Boeing responds as Max 737 grounding continues after Ethiopian crash

Boeing responds as Max 737 grounding continues after Ethiopian crash

- The Boeing company has reacted to the global concern generated by the safety of its Max 737 jets

- The aerospace company said it was disappointed by the Ethiopian airline crash which killed 149 passengers and eight crew members on board

- Boeing, however, said safety is its number one priority, adding that it would respect the decisions of its customers worldwide

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With global concern still growing about the safety of the Boeing Max 737 jets following the crash disaster involving Ethiopian Airline on Sunday, 10 March, the US maker of the airplane has issued a statement to express confidence in its operation.

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Boeing responds as grounding of Max 737 continues worldwide after Ethiopian airline crash

Remnants of the Max 737 Ethiopian jet after crash disaster in Addis Ababa on Sunday, March 10.

Boeing, in a statement made on its official website on Tuesday, 12 March, it said it was saddened by the plane crash incident in Addis Ababa, which killed a total of 157 people less than ten minutes after it took off.

The aerospace company, however said it has ''full confidence in the safety of the 737 MAX", adding that it respected the reactions trailing the disaster from countries and customers.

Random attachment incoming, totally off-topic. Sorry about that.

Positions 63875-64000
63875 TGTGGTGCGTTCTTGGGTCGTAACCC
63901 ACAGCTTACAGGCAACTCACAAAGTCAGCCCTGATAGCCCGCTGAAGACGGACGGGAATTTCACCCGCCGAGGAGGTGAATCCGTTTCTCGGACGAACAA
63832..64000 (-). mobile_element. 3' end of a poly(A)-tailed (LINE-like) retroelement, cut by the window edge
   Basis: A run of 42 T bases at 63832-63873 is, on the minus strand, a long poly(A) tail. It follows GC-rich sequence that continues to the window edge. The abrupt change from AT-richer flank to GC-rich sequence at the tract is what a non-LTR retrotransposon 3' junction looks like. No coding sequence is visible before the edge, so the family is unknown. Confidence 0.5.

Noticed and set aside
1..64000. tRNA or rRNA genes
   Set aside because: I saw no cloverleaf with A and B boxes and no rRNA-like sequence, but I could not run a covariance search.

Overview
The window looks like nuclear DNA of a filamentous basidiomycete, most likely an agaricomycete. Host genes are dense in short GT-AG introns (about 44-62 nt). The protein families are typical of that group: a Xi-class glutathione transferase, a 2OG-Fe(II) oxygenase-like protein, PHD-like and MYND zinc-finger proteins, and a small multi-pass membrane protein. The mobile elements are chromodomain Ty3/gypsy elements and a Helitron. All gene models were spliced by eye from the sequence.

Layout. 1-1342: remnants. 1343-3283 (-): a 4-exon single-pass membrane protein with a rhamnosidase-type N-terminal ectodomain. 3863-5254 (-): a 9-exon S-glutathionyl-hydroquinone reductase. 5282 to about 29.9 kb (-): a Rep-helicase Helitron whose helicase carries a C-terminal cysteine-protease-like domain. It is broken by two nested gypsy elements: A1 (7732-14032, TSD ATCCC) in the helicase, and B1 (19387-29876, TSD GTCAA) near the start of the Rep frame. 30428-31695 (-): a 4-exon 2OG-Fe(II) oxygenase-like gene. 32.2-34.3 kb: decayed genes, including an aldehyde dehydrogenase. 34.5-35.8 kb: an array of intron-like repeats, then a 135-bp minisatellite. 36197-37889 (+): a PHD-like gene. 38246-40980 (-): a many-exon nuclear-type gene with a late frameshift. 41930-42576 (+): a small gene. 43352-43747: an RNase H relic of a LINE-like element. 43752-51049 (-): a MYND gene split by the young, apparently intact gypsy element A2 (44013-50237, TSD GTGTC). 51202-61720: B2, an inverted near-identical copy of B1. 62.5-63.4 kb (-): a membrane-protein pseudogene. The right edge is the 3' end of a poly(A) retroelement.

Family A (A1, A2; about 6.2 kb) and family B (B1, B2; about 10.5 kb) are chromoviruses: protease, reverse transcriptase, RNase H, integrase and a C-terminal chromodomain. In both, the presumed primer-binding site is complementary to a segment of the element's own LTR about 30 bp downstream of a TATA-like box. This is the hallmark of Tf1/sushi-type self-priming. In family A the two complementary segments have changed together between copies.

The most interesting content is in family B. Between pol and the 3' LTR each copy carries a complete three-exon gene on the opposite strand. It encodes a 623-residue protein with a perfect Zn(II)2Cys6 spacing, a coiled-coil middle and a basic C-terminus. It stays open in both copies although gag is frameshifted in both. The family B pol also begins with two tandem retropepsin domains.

READ ALSO: EFF elections lists: 50% women, includes #FeesMustFall leaders recalls that Boeing has been under pressure to react following the decision of a number of countries - including China, Mexico, Mexico, Ethiopia, Brazil and South Africa - to ground their Max 8 jets pending the time the reason for the crash will be unravelled.

But in a reaction, Boeing said safety remained its number one priority, before adding that it will ''continue to engage with them (its aggrieved customers) to ensure they have the information needed to have confidence in operating their fleets".

It said: ''Safety is Boeing’s number one priority and we have full confidence in the safety of the 737 MAX. We understand that regulatory agencies and customers have made decisions that they believe are most appropriate for their home markets.

''We’ll continue to engage with them to ensure they have the information needed to have confidence in operating their fleets.

''The United States Federal Aviation Administration is not mandating any further action at this time, and based on the information currently available, we do not have any basis to issue new guidance to operators.''

See tweet:

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Meanwhile, previously reported that following the unfortunate Sunday, March 12 crash disaster involving Ethiopian Airlines 737 Max 8, pressure had been mounted on Boeing, the manufacturer of the narrow-shaped plane, as more countries continued to ground the 737 Max 8 jets.

India's Jet Airways on Tuesday, 12 March followed the path of China, Mexico, Ethiopia, Brazil and South Africa by grounding its Max 8 jets following the growing concern about the planes' safety.

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